"It is beyond me . . . why are we so stingy, really," said U.N. Undersecretary-General for Humanitarian Affairs Jan Egeland, after the tsunami in southern Asia. " . . . Christmastime should remind many Western countries at least, [of] how rich we have become. . . . " And in a statement that might shock defeated presidential candidate John Kerry, Egeland said voters want their taxes increased. " . . . [I]n the United States, in the European Union, in Norway which is No. 1 in the world, we want to give more . . . as taxpayers. . . . [P]oliticians . . . belie[ve] that they are really burdening the taxpayers too much and the taxpayer wants to give less. That's not true. They want to give more."
Actually, Americans do want to give more -- with the emphasis on "give." Indeed, so far, Americans pledged over $200 million in tsunami aid. Normally, Catholic Relief Services' Web site receives $40,000 per month. Since the tsunami, online contributions are $100,000 per hour. The American Red Cross has received pledges over $100 million, with more pouring in daily. Yet on more than one occasion, former President Jimmy Carter sounded the America-is-cheap theme. On PBS television a few years ago, Carter said, "It's all very disturbing to me as a former president that this nation with generous people in it has become by far the stingiest nation on earth."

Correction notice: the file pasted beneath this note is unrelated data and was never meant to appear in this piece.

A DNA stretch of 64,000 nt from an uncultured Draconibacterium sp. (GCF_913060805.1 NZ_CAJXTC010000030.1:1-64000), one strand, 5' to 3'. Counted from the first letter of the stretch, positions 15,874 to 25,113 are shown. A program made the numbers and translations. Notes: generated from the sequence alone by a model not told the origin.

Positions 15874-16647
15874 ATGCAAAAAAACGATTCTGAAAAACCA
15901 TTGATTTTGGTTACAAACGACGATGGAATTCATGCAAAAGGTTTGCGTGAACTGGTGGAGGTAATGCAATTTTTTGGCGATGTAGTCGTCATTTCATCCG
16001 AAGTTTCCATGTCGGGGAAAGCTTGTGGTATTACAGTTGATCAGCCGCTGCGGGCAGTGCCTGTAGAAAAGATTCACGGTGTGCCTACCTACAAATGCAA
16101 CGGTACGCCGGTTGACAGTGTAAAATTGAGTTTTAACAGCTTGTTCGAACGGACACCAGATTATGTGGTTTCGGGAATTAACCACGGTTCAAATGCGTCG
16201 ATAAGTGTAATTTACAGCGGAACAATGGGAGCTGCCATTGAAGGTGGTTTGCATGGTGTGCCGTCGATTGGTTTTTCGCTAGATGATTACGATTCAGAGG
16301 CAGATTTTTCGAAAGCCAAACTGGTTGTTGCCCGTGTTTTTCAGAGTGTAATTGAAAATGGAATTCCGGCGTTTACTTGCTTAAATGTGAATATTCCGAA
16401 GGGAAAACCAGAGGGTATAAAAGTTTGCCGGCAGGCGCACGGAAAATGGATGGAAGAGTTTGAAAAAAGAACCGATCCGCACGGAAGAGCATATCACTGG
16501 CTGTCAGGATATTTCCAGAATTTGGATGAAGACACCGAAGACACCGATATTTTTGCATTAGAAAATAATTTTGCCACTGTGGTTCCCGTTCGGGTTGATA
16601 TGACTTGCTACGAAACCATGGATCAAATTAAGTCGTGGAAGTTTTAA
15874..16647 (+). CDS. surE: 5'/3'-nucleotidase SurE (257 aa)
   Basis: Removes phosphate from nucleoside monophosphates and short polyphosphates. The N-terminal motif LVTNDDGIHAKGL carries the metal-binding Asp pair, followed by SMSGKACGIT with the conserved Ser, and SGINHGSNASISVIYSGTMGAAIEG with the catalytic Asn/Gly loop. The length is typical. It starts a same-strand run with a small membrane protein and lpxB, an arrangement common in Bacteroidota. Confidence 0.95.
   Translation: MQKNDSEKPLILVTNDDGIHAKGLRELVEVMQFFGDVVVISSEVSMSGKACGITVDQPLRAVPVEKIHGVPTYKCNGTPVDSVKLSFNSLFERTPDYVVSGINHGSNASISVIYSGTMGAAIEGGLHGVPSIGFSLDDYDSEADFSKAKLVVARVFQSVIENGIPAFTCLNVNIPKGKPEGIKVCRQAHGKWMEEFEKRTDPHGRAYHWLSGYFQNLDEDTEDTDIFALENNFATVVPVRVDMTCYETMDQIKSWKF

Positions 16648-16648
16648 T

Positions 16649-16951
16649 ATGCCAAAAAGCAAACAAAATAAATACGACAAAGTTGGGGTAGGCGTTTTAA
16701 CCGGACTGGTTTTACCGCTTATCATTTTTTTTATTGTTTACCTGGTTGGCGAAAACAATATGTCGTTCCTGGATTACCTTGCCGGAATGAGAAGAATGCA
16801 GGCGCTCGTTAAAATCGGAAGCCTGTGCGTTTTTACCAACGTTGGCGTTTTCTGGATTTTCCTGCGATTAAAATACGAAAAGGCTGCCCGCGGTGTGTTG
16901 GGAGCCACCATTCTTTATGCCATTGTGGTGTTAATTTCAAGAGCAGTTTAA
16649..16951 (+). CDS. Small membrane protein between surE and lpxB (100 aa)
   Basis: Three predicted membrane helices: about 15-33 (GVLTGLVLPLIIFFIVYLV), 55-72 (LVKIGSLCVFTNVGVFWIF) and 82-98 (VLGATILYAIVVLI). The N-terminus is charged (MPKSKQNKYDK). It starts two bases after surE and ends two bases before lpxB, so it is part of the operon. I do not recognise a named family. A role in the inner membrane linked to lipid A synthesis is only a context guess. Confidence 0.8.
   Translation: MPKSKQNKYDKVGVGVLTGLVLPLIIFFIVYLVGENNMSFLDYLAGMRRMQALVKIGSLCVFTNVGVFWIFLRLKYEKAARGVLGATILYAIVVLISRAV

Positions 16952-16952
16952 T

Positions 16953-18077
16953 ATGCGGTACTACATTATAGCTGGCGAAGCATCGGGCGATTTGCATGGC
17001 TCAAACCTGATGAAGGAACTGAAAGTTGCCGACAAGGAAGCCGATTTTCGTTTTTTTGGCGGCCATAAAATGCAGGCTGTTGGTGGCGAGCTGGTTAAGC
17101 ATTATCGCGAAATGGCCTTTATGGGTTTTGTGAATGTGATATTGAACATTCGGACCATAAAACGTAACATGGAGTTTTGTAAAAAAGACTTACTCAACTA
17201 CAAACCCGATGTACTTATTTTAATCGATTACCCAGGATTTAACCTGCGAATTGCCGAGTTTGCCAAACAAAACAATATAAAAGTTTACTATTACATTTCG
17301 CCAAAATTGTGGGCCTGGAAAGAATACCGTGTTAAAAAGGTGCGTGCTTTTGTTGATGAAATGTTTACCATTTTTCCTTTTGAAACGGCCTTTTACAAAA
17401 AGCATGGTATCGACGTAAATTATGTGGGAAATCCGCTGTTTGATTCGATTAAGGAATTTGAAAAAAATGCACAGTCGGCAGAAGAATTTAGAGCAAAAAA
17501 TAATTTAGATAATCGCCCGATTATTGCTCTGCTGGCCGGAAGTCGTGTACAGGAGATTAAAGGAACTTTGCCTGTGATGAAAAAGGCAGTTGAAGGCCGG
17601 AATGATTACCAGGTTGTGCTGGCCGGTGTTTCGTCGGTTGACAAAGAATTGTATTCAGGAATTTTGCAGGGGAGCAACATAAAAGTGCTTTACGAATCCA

Here we go again.
Last year, American government provided 35 percent of worldwide relief aid. In private contributions, American individuals, estates, foundations and corporations gave over $240 billion to charitable causes in 2003, according to Giving USA Foundation. Privately, Americans give at least $34 billion overseas.
Josette Shiner, former Empower America president, points out that more than 80 percent of Americans belong to a "voluntary association," and 75 percent of households report charitable contributions. Shiner wrote in 1999, "Americans look even better compared to other leading nations. According to recent surveys, 73 percent of Americans made a charitable contribution in the previous 12 months, as compared to 44 percent of Germans, and 43 percent of French citizens. The average sum of donations over 12 months was $851 for Americans, $120 for Germans, and $96 for the French. In addition, 49 percent of Americans volunteered over the previous 12 months, as compared to 13 percent of Germans and 19 percent of the French."
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